On Easter Sunday, we thought it would be appropriate to highlight a age old egg preserving technique – the Century egg: a Chinese delicacy made by eggs in a mixture of clay, ash, salt, quicklime, and rice hulls for several weeks or months.
During the process, the complex flavorless proteins and fats in the egg are broken down which produces a end product of smaller, more flavorful compounds. The yolk becomes a dark green or grey color, with a creamy consistency and strong flavor due to the hydrogen sulfide and ammonia present, while the white becomes a dark brown, translucent jelly with a salty flavor.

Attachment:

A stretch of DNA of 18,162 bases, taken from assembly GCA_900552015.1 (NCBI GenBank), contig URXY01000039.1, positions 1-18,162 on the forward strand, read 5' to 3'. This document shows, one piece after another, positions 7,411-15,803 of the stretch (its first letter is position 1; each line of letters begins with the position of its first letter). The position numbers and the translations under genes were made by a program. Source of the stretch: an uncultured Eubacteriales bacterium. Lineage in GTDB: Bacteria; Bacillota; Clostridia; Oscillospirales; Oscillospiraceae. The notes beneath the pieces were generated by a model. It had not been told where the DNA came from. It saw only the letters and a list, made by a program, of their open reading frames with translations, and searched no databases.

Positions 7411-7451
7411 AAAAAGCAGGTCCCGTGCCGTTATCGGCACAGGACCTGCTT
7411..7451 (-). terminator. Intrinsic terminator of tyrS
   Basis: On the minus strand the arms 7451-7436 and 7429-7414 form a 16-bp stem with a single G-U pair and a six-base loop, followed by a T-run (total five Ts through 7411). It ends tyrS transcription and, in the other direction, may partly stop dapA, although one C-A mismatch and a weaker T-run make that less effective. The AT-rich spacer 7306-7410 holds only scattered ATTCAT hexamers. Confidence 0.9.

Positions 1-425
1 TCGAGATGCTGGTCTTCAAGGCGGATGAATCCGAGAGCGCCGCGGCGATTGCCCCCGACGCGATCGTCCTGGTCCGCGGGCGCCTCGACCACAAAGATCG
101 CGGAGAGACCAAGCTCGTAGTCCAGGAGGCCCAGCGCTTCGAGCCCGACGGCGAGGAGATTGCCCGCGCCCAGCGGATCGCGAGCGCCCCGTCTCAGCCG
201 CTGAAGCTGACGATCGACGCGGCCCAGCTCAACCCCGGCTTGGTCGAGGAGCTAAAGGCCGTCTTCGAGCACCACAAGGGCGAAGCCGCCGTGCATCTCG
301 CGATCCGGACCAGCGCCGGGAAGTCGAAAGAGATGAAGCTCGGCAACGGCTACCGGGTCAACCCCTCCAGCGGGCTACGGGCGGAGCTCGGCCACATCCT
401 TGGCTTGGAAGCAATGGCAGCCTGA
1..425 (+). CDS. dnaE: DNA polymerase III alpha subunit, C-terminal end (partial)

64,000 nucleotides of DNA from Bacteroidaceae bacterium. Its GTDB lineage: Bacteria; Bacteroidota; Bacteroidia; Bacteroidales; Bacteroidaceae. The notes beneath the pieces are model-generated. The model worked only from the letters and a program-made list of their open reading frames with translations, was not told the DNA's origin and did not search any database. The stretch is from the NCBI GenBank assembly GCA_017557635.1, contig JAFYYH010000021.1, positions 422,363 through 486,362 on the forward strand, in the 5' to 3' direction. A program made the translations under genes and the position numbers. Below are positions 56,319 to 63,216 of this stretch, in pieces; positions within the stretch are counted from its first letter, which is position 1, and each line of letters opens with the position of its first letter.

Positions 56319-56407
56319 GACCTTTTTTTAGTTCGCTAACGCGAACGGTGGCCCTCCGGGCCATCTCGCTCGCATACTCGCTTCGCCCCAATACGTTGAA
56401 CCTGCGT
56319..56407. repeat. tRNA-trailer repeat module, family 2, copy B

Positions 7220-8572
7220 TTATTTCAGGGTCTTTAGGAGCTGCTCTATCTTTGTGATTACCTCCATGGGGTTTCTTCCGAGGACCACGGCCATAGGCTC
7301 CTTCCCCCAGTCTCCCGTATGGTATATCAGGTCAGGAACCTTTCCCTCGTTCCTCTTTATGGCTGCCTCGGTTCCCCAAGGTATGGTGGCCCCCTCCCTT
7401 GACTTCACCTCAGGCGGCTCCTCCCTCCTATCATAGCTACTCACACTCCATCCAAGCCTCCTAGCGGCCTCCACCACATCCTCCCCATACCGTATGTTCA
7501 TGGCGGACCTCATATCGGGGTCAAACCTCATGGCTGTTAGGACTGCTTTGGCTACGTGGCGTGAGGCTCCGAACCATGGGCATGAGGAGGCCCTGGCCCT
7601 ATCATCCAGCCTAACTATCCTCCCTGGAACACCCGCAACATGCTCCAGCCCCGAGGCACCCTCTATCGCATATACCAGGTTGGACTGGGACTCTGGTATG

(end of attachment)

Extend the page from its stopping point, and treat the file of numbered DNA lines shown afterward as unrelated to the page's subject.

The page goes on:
Century eggs can be eaten on their own or as a side dish wrapped with slices of pickled ginger or mixed with tofu, katsuobushi, soy sauce, spring onion and sesame oil. The century eggs are also good stir fried with vegetables.